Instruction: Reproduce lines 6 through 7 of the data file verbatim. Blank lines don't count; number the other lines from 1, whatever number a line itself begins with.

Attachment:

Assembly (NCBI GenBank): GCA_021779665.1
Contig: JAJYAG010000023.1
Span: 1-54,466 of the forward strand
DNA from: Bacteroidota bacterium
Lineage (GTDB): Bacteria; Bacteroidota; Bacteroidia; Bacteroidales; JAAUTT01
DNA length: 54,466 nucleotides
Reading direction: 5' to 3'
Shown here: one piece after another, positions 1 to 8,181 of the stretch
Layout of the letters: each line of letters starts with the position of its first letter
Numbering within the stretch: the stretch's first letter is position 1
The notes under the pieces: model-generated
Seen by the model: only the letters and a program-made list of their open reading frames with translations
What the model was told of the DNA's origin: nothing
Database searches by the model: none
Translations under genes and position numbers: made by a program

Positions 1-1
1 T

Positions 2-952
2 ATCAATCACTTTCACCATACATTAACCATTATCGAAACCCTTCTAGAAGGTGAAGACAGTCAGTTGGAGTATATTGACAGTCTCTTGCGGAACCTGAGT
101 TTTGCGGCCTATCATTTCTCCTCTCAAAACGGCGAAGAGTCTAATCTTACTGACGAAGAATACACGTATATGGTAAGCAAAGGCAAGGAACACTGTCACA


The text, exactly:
DNA length: 54,466 nucleotides
Reading direction: 5' to 3'